The Lancashire Morris Minors Owners' Club and the beauty of affordable nostalgia

In January 1981, a group of Morris Minor enthusiasts gathered at the Richmond Hotel in Southport to form the Lancashire Branch of the Morris Minor Owners' Club. On the cusp of celebrating its 40th anniversary in January 2021, the group now boasts around 100 members and is still a much-loved focal point for motor-based nostalgia-lovers across the county.

Thursday, 10th December 2020, 7:00 am
The Lancashire Branch of the MMOC's Isle of Man Trip in May 2016

"There's a real affection for the car," says Andrew Whittaker, the group's secretary. "When I drive my Morris Minor, people smile and wave; some actually come up and say 'my granddad used to have one of these' or 'I learned to drive in one of these'. It really is one of the most recognisable and well-liked vehicles outside the upmarket classics like Jaguars and Aston Martins.

"Last year, I met my son at the pub and parked up next to an Aston Martin," adds Andrew, who grew up in Rimington, Clitheroe and now lives in Euxton. "I had to pop out to get something from the car and I found a crowd of people looking at the Minor, but no one was looking at this £150,000 Aston! People just love them."

Tony Fennell, who joined the Lancashire MMOC after moving from the Midlands seven years ago, agrees.

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Lancashire MMOC's trip to Leighton Hall in July 2019

"My partner and I have had Morris Minors for quite a few years and we just love them," says Tony. "They're straightforward, simple, accessible cars with an element of nostalgia which takes us back to our youth. Lots of people remember them from their childhood; in fact, my model from 1949 is virtually the same age as me!

"You always turn heads when you're driving one and when you pull up in a petrol station, it's like bees around a jam pot," adds Tony, who runs the group's website and produces the renowned monthly Newsletter. "If you open the bonnet, that's you stuck for a good hour what with people coming up and wanting to talk to you about it. You wouldn't get that with very many other cars at all."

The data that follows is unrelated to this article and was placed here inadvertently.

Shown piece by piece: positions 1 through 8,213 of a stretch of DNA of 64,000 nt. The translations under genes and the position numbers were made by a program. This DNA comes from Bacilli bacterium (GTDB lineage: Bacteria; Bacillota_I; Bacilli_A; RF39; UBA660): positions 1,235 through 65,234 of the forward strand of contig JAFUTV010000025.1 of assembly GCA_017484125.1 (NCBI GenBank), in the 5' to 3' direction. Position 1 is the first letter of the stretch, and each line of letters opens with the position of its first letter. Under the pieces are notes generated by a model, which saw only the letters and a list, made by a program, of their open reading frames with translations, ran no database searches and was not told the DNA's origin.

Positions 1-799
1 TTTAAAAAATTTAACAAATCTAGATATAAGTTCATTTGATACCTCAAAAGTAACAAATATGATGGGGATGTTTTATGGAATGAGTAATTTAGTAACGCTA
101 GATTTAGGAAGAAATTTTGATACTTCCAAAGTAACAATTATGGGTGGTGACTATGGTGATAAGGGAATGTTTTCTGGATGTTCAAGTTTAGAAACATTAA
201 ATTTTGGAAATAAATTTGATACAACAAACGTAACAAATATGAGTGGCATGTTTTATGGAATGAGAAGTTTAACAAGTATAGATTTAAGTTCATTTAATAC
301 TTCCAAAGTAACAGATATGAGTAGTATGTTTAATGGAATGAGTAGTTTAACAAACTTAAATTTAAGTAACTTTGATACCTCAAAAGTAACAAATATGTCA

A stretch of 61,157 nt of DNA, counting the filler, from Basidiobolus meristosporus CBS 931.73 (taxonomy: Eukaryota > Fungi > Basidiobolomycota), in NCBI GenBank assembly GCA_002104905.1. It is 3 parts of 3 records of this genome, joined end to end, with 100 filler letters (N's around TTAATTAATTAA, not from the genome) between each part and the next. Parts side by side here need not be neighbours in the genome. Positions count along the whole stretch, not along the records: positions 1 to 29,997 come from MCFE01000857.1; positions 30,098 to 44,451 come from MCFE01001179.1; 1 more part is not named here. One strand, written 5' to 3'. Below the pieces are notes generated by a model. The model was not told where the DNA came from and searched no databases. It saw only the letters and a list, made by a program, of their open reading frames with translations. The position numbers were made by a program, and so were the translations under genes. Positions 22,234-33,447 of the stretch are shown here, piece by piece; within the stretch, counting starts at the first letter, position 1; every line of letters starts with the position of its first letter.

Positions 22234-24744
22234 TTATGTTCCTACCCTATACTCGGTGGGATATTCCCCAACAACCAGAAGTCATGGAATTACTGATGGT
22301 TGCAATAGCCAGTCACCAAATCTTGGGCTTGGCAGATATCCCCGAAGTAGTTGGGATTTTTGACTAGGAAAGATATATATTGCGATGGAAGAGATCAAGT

Offering a wealth of passion, mechanical know-how, and friendship in equal measure, prior to the Covid-19 outbreak, the MMOC hosted regular meetings featuring guest speakers, quizzes, bring-your-car nights, auctions, and raffles. They also held a monthly Mechanics' Day in Garstang to which members would bring their Minors for repairs whilst also enjoying a cuppa, pie and a chat.

"The beauty of the Morris Minor is it's quite a simple car and, while classic cars can often cost an arm and a leg, it offers affordable nostalgia," explains Andrew, who joined the group in 2014 and got his Minor as a retirement present. "And they're a sociable vehicle which people use as an everyday car, whereas people would never just bob about in something like a Jaguar XK120 or an Austin Healey 3000."

Morris Minors at the Great Eccleston Show in July 2019

With members boasting a wide range of models - over 1.6m Morris Minors were produced during the course of the car's 23-year manufacturing lifespan - the group is a haven for classic car enthusiasts. But, echoing Andrew's point, Tony says the thing which has made the group and the car so popular is how relatable it is and how affordable it remains to this day.

"They're not flashy supercars which are out of almost everybody's league and they're not swish, they're good old-fashioned vehicles with loads of nostalgia which people can relate to," Tony says. "Everybody knows somebody who had one if they didn't have one themselves and, in the group, they're the common interest which brings together people from different walks of life and sparks off memories and stories."

Embracing the digital realm during lockdown, the group has been offering their members the chance to stay in touch with their fellow enthusiasts via Zoom meetings which have gone well, according to Andrew.

"We've kept up the social side of things over Zoom, which is a great way of staying in touch; we've had octogenarians absolutely loving it!" he says. "There's real camaraderie in the club and people are chomping at the bit to get back to normal events when it's safe to do so."

For those interested in joining the Lancashire MMOC, Andrew advises that you do not need to own a Morris Minor to join the group. For more information, head to